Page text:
The Merry Wives of Windsor | Orlando Shakespeare Theater The Merry Wives of Windsor | Orlando Shakespeare Theater

27th Season (2015–2016)

The Merry Wives of Windsor

February 4 - March 7, 2015 | Margeson Theater

By William Shakespeare
Margeson Theater
Somewhere in small-town America, the old bachelor Falstaff schemes to pursue two wealthy housewives — simultaneously. Shakespeare’s delightful comedy meets 1950s sitcom in this high-spirited romp, full of mistaken identities, cross-dressing, and lots of canned laughter!

Prologue Series
Starting 30 minutes before each performance of The Merry Wives of Windsor, an Orlando Shakes actor leads the audience through a discussion of the plot, themes, and major characters in the production.




Production Sponsors


Critic and Audience Reviews

“What’s interesting is how well most of this works…… John Ahlin’s Falstaff is most jovial, a good sport about the indignities heaped on him… Warren Kelley scores as both jealous Master Ford — and as his alter ego, Master Brook, a flamboyant, heavily accented Spanish musician (paging Ricky Ricardo)…. The titular wives make a strong team: Suzanne O’Donnell’s Mistress Page gets increasingly gleeful with each plot to humiliate Falstaff, Jean Tafler tempers Mistress Ford’s giddiness with wry pleasure at her husband’s discomfort….Like a lot of TV, this cheerful production doesn’t tax the brain but it lifts the spirit.”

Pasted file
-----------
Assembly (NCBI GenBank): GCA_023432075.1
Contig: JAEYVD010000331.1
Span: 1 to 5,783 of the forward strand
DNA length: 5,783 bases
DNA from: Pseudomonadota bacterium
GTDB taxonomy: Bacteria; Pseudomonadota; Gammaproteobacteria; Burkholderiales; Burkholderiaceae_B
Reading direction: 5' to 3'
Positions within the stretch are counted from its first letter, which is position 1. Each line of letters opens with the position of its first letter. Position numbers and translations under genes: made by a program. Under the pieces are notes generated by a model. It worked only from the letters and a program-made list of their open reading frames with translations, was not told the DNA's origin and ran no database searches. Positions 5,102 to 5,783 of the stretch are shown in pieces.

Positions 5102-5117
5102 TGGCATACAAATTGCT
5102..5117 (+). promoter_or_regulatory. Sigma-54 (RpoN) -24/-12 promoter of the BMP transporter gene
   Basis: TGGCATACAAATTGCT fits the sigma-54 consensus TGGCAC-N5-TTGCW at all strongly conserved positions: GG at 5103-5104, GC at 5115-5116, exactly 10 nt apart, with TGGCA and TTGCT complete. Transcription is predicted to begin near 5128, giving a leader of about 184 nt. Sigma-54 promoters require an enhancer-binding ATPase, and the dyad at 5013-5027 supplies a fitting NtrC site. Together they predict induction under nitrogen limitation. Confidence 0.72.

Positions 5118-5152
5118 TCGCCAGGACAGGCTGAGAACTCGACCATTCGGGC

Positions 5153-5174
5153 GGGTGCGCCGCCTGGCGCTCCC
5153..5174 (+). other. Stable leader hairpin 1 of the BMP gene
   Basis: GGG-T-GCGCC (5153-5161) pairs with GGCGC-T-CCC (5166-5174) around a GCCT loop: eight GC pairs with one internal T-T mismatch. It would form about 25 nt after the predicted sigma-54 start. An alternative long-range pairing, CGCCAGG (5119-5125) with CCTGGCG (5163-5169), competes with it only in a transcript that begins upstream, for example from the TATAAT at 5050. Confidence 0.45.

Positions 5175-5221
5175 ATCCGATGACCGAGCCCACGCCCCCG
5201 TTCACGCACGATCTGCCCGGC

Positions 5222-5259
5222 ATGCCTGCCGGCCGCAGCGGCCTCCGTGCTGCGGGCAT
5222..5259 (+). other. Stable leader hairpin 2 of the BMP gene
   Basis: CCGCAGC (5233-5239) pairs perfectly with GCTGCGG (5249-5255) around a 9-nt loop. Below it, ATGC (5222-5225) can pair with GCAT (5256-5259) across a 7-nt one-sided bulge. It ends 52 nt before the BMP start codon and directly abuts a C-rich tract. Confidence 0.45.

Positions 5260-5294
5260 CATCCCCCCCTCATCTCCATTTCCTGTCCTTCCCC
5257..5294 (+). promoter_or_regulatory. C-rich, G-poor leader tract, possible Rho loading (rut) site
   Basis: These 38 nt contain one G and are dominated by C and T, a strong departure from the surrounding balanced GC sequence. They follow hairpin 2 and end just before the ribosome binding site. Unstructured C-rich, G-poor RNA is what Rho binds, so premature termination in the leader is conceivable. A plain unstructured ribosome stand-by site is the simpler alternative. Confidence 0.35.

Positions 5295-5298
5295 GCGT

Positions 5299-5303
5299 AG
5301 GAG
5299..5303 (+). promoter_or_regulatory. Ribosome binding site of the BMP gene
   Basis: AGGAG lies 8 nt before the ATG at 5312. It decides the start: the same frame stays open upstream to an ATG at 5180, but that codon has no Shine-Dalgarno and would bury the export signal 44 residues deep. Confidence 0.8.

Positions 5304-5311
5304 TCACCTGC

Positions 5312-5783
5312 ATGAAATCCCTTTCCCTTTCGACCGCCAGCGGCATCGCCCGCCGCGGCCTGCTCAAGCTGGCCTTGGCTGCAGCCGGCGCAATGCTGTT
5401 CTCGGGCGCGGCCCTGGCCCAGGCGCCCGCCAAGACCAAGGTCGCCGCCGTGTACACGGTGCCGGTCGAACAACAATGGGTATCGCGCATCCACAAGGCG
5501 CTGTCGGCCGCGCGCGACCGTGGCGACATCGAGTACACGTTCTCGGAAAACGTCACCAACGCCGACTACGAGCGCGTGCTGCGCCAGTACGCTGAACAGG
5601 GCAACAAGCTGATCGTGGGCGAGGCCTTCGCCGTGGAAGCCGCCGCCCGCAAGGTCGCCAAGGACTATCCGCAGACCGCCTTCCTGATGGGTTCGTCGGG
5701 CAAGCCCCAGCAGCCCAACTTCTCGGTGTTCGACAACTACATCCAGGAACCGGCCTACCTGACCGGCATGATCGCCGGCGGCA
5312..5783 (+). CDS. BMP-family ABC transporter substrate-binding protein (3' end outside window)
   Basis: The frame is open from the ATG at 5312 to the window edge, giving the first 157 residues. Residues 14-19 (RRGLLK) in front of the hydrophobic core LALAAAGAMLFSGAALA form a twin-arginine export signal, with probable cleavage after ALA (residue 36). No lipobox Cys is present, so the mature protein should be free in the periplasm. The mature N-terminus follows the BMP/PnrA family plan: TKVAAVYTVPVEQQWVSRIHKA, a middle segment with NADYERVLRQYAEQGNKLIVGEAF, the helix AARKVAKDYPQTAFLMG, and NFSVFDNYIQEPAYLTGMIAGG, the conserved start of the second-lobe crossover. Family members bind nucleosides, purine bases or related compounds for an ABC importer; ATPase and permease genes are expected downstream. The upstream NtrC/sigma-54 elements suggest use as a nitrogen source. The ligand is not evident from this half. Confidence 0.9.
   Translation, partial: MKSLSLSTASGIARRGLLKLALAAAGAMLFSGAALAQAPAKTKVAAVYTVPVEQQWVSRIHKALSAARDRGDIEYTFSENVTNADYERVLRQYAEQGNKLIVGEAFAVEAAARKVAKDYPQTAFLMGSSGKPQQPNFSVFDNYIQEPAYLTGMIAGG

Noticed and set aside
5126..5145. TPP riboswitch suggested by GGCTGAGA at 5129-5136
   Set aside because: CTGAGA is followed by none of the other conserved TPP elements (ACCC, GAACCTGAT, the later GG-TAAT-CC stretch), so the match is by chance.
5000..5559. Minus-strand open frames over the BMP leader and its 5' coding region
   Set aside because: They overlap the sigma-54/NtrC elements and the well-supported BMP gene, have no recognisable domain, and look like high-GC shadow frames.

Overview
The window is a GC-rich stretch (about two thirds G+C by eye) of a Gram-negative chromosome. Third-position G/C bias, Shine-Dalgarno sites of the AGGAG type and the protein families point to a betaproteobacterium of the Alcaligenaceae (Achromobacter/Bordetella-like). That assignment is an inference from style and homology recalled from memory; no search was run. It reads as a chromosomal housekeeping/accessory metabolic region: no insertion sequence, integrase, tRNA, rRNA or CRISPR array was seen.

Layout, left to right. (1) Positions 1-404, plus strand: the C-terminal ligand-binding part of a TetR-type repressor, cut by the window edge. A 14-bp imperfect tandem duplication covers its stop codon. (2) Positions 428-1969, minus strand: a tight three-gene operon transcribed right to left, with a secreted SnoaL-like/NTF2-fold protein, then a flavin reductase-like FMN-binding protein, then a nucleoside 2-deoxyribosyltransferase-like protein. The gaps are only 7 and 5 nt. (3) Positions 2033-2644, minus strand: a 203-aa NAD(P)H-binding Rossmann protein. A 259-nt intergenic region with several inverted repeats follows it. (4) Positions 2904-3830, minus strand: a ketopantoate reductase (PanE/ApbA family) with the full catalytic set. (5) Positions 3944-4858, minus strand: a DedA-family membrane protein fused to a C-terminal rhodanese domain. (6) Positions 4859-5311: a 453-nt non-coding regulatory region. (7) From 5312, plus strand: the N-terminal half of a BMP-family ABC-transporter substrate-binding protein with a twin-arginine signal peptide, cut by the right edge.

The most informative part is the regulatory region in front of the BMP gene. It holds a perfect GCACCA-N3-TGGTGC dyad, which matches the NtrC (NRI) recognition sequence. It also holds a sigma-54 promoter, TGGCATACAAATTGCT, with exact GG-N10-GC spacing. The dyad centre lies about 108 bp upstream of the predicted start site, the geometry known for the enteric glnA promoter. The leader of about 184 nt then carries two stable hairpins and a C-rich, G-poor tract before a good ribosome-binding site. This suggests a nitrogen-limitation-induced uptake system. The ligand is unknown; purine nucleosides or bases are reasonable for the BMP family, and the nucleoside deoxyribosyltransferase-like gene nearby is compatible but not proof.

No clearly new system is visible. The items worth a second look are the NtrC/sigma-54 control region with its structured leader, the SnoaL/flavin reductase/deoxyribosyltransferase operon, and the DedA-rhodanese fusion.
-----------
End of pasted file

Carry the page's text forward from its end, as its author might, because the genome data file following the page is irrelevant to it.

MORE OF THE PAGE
“In a clever twist, Vaughn updates the story to the late 1950’s America, using sets that evoke classic TV sets like “I Love Lucy” or “Leave It To Beaver”… On those old 1950s show, some of the laughter was canned. During the performance I saw, it was the real thing.”

“I was laughing out loud along with the rest of the audience at the absurdity of it all…. Brian Vaughn, did a fantastic job making choices that helped this modern-day audience understand the Shakespeare…do not miss this production….”

“Director Brian Vaughn has delightfully set this Merry Wives in the hypocritical and infantilizing context of a 1950s sitcom… All of the actors do delightful work, sometimes casting their characters as variations of 1950s stock characters…Get off your a#@, Orlando, and see this show….”